The Platinum Rule

“Treat others as you would have them treat you.” That’s a modern adaptation of the Golden Rule and one that we’ve probably heard a number of times throughout our life. It’s an ok model. Certainly better than treating others worse than you would have them treat you. But, this article suggests the Golden Rule doesn’t work as well as we may think.
 
Why is that ineffective? Because it’s based on just this teeny, tiny assumption that the whole universe wants to be treated the way I want to be treated. That’s not the case. We’ve got to learn how to treat others as they want to be treated, which is the Platinum Rule.
We all see the world through our own filters. These filters are unique to us and while we know they must exist, most of us are unaware of them as we move through our day to day interactions.
 
“Filter – shift” is a concept where we learn to recognize our individual filters and shift our behaviors or responses to them (in other words, our bias) so we can be more effective and have better relationships with one another.

Roasted Tomato & Pesto Soup

Serves 8

2lbs ripe plum tomatoes, cut ½

2 cloves garlic, whole

1 carrot, large pieces

1 med onion, thick slices

1-2T brown sugar

2T olive oil

to taste s&p

2c veggie stock

4T basil pesto

touch of half & half, optional

fresh basil, chopped

 

1. Preheat oven to 350°F

2. Toss tomatoes, garlic & onions with oil, sugar, s&p

3. Spread in 1 layer on baking sheet, roast 30 mins

4. Transfer to large pot, add veggie broth, bring to boil

5. Reduce heat, simmer 20 mins, reducing liquid by ⅓

6. Stir in pesto

7. Using immersion blender, purée until smooth

8. Can add “touch of” half & half for more creaminess

9. Garnish with freshly chopped basil

Healthy Eating “Headlines”

There is no shortage of headlines toting the latest development in nutrition science and I will fully admit that it makes my head spin. We all know how important science is, but sometimes it appears that the science is constantly contradicting itself.  To avoid this conundrum, I only seek out information written by qualified (i.e. science) experts, but that doesn’t mean I can ignore what consumers are readings.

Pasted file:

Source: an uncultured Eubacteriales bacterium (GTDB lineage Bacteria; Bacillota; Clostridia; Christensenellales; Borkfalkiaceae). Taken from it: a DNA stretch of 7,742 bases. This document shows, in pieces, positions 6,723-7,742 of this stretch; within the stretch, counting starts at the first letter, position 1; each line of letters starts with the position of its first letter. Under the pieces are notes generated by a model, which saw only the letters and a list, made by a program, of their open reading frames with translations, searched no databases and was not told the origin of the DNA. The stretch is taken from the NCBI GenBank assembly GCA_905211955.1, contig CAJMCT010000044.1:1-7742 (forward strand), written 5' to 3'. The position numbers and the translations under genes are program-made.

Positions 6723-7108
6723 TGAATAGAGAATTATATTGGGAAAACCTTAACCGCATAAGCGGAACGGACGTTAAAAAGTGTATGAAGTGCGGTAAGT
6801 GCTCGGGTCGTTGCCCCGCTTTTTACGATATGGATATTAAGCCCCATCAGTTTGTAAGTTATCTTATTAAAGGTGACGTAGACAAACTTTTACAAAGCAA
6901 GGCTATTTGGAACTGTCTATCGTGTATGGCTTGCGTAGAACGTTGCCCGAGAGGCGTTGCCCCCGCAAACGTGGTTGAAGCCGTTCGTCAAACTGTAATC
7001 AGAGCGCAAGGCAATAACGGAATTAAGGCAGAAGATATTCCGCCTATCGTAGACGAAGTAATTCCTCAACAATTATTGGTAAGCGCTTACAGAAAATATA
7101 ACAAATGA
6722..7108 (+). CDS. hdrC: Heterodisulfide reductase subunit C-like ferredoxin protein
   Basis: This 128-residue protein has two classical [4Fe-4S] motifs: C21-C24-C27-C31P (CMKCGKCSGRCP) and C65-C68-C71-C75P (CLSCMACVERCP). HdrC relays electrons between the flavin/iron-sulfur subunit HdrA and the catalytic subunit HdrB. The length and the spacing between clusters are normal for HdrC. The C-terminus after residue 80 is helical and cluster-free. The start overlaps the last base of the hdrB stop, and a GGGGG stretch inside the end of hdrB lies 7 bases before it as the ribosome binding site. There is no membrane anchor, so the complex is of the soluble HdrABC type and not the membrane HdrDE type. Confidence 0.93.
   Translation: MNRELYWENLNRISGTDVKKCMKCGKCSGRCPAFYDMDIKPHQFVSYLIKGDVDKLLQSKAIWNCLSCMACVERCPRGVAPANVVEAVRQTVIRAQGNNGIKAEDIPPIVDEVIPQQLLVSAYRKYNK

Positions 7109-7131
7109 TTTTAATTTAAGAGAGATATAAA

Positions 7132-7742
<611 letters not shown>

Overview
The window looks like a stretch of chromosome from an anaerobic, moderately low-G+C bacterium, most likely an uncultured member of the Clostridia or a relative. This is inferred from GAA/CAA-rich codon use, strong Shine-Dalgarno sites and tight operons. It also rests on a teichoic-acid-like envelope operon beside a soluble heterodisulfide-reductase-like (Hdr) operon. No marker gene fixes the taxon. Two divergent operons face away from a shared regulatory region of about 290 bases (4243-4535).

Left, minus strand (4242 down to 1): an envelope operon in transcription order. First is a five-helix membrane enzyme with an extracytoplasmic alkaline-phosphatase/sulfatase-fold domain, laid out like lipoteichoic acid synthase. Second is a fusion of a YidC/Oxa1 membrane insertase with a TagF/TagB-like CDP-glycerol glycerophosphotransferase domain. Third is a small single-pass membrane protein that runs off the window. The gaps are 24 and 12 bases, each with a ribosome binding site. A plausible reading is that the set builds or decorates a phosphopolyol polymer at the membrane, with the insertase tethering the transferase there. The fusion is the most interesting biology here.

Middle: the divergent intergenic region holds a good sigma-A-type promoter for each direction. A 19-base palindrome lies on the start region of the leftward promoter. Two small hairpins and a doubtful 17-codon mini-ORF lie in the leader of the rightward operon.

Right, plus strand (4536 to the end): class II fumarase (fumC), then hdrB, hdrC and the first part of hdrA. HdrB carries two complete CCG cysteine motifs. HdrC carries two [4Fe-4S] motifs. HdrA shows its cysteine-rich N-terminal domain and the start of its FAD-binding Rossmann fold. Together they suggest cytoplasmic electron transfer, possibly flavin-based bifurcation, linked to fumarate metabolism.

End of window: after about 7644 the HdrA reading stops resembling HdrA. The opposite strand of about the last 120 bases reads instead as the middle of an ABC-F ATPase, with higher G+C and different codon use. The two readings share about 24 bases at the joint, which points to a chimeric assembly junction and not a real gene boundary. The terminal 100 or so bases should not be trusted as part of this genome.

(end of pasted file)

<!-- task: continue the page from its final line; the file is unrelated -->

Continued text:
Recently I read an article simplifying some of the more confusing messages about nutrition science.   And despite all the hype we hear, it still comes down to the simple message of eating more plant-based foods, less processed meats & lower sugar intake.  The first part of this blog I will sum up the basic messages (which many of us have already heard) and part 2 will address more of the catchy headlines we have seen lately (gluten free among others).
 

Part 1: Nutrition Priorities
 
10 dietary factors that show strong evidence as causes of heart disease, stroke, high blood pressure & diabetes.

  • Excess sodium (i.e. salt) intake
  • Low intake of nuts and seeds
  • High intake of processed meats (such as bacon and sausage),
  • Low seafood omega-3 fats consumption
  • Low vegetable & fruit consumption
  • High sugar-sweetened beverage intake
  • Low whole grains consumption\\
  • Low polyunsaturated fats, (vegetable oils)
  • High intake of saturated (unprocessed) red meats (beef, lamb, pork).

 
Optimal dietary intake
 
What does “optimal” dietary intake look like? Optimal daily intakes include:

  • Vegetables-400 grams daily (~ 2 ½ cups) this includes dried beans & peas
  • Fruit-300 grams daily (about 2 medium pieces of fruit or 2 cups)-not including juice

o   Whole grains-at least 125 grams daily (total 5 or more)-1 slice whole grain bread, ½ cup whole grain ready to eat cereals, cooked whole grain pasta, brown rice, quinoa or other
o   Nuts & seeds-equivalent of at least five 1-ounce servings per week

o   Seafood-supplied omega 3 fats-at least 250 mg per day-available from 8 oz of a variety of fish per week or 4 oz /week of high omega 3 fat
 
Source: Healthy Eating Roundup: Behind the headlines

What’s headed for your trash?

You can be less wasteful. Guaranteed. Wasteful of what, you might ask. Lots of things. But, let’s start with food.
 

You’ve heard this before: 40% of edible food ends up in the trash. Globally, about 1.3 billion…TONS. So much…it’s hard to even imagine, but let’s try. An average elephant weighs 4 tons. That’s 325 million elephants worth of good food in the trash. Still hard to imagine. The average skyscraper weighs 222 tons. That’s 5,842 skyscrapers. Did that help, or are you still mind-boggled? It’s tempting when we see or hear something that is unsettling to just walk away from it…to try to put it out of our mind because we feel bad about it.
 

Salt & Straw is a small ice cream shop in Portland, Oregon, and they are whipping up some new flavors using food bound for the trashcan. Get inspired to be less wasteful, to find a way to use ALL of your edible food and to have nearly nothing end up in the trash.